The Winter of Our Discontent: a Review of The Mammoth Hunters by Jean M. Auel

Book 3 of the Earth’s Children Saga

Review by Navah Kennedy

Ayla and Jondalar have decided to visit with the Lion Camp of the Mamutoi so that Ayla can acclimate to the “People of the Others”, people like herself.  After a short stay, Talut, the headman of Lion Camp, with the approval of his sister Tulie the headwoman of the camp, offers the pair a place to winter. the two accept after a short debate. Ayla mostly wants to stay because of Rydag, a young boy who like her own son is half Clan, half Others.  Ayla instantly loves him and compares him to her Durc. Rydag was adopted when he was an infant by Nezzie, Talut’s mate, and she too, loves the boy like a son.  However, there is a prejudice by some in the camp against the boy, and against the Clan. The Clan are  viewed as animals by many in the Lion Camp, and even Jondalar holds a similar hatred of Ayla’s adopted Family.

Ayla and Jondalar are living at the Mammoth Hearth as do all visitors when out of Nowhere, Talut and Tulie offer to adopt them both into the Mamutoi. Jondalar declines the offer saying he will always be of the Zelandonii, but Ayla, after much thought decides to become Ayla of the Mamutoi, as she is currently Ayla of No People.  At her adoption Ayla’s names and ties are officially named. she is now Ayla of the Lion Camp of the Mamutoi, Friend to the horses Whinney and Racer, Chosen of the Great Cave Lion, Protected by the Cave bear.

Ayla is taken into the Mammoth Hearth and becomes Old Mamut’s daughter.  Mamut is the group’s shaman and reminds Ayla of her beloved Creb, who died in the earth quake after Broud had Ayla  Death Cursed.  On the night of her adoption the ebony skinned carver Ranec gives Ayla what she has come to recognize as the “signal” of the Others.  As a woman of the Clan, Ayla had no choice in whom she shared her body with. If a man gave her the signal, she had to assume the position so that the man could use her to relieve himself. Only having been with Jondalar, Ayla had no way to know that she could refuse Ranec. She goes to his bed.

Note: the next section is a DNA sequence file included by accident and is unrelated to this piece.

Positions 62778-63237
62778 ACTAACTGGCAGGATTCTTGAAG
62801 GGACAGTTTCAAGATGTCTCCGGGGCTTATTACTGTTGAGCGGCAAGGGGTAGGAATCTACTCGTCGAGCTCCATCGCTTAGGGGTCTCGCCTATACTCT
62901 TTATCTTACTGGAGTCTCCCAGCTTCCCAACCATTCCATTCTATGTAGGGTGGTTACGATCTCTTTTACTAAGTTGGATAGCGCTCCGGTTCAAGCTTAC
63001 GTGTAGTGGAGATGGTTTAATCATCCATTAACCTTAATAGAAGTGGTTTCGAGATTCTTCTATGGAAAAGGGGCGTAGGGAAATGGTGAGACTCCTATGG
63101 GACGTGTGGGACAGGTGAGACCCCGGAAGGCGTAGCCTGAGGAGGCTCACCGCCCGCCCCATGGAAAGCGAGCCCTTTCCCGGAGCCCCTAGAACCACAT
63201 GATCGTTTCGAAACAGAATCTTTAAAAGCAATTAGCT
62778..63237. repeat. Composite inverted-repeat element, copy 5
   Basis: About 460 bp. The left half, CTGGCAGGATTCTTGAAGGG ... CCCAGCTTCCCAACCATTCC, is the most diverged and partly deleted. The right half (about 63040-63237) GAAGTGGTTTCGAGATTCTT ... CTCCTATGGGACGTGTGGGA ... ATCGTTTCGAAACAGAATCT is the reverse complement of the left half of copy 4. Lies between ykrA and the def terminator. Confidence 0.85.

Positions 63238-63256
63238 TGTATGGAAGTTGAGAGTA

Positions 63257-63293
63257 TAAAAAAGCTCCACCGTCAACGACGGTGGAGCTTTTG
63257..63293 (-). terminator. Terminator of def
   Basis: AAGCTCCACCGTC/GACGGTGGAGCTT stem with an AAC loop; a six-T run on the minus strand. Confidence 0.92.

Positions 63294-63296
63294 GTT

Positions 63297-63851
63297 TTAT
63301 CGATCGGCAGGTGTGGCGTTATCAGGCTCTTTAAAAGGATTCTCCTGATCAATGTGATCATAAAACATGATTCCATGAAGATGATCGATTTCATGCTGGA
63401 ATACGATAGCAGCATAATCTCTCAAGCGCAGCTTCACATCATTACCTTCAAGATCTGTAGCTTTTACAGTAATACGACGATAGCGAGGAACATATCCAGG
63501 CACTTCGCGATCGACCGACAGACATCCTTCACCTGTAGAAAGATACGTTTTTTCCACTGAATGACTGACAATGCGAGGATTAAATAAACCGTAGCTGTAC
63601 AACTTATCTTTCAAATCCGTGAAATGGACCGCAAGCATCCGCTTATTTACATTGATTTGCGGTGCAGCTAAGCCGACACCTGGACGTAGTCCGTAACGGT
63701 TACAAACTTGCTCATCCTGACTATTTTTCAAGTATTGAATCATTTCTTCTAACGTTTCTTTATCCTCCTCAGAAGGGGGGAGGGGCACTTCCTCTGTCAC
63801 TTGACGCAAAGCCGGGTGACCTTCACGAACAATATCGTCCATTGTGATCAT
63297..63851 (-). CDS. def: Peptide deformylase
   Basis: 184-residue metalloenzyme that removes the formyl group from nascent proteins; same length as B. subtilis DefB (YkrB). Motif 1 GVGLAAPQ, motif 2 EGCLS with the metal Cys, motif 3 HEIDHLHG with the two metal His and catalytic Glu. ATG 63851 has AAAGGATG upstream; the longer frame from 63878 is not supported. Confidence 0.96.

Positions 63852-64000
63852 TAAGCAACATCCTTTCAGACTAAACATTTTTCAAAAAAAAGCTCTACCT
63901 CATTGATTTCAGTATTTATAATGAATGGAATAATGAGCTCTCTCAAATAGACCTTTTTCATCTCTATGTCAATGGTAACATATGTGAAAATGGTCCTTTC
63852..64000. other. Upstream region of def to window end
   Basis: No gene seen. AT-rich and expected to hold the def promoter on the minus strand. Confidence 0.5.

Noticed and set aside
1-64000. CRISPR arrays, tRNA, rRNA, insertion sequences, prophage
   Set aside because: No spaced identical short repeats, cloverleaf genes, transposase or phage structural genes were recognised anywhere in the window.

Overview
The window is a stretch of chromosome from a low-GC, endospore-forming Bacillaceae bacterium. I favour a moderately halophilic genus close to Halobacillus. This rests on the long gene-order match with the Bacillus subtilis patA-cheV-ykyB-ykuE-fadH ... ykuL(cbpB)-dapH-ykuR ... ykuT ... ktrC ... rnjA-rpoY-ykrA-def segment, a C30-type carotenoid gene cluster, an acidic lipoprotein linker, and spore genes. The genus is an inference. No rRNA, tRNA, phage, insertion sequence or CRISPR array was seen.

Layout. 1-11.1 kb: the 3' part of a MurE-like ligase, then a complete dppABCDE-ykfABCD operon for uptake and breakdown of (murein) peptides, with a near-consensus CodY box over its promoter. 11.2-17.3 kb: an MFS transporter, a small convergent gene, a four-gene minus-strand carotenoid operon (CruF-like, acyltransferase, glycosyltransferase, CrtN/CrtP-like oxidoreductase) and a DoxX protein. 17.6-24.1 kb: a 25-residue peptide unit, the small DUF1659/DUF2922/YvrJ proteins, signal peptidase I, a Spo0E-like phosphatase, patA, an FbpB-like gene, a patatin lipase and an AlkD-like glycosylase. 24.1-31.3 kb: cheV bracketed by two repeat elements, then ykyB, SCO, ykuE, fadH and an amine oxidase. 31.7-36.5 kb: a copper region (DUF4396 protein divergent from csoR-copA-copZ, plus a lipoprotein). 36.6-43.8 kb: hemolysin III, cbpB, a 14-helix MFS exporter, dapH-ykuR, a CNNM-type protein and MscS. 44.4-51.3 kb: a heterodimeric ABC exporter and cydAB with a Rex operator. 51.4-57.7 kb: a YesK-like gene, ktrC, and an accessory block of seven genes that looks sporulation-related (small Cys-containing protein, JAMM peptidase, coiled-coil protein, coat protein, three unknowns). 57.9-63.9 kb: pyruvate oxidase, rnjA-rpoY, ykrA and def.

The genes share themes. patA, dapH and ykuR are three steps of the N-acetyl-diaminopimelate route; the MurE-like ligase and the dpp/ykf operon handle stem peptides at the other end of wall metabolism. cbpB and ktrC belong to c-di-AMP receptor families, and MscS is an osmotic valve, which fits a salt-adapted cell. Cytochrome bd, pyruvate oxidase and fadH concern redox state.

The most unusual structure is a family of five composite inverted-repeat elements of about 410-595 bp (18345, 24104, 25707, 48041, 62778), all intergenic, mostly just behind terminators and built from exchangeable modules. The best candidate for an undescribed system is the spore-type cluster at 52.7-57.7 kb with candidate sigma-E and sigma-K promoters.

In this one instance a green fire of jealousy ignites between Jondalar and Ranec. They both want Ayla to Join with them.   Jondalar, wanting Ayla to be happy, decides, without consulting her, that Ayla would be happier staying with the Mamutoi and mating with Ranec, and so makes plans to Journey home in the spring.  Ayla struggles to figure out what she has done wrong to make Jondalar not love her anymore.

Ayla decides that if Jondalar, whom she loves, no longer loves her, at least Ranec does love her and so she will mate with Ranec.  Ayla hopes every day that Jondalar will change his mind, but will he come to his senses and talk to her before it’s too late?

This is a beautifully human story. So touching! I have outlined the basic story,but as with all of Auel’s books, this is so full of historically accurate details, one learns just as much as one is entertained. This has a lot of twists, and almosts.  It is filled with tension and is relevant even today with many of the themes that are found in the tale. Highly reccomended.

4/5 stars

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About Navah Vesper Anat Yehudit

I am an avid fan of the Ballet, am expanding my tastes in Opera and all all Classical Arts. I enjoy Japanese art, needle craft, crochet, knitting, and though my past-times are old-fashioned, and some of my ideas are, that isn't necessarily a bad thing in this age of progress for the sake of progress.
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2 Responses to The Winter of Our Discontent: a Review of The Mammoth Hunters by Jean M. Auel

  1. Can you tell me who did your layout? I’ve been looking for one kind of like yours. Thank you.

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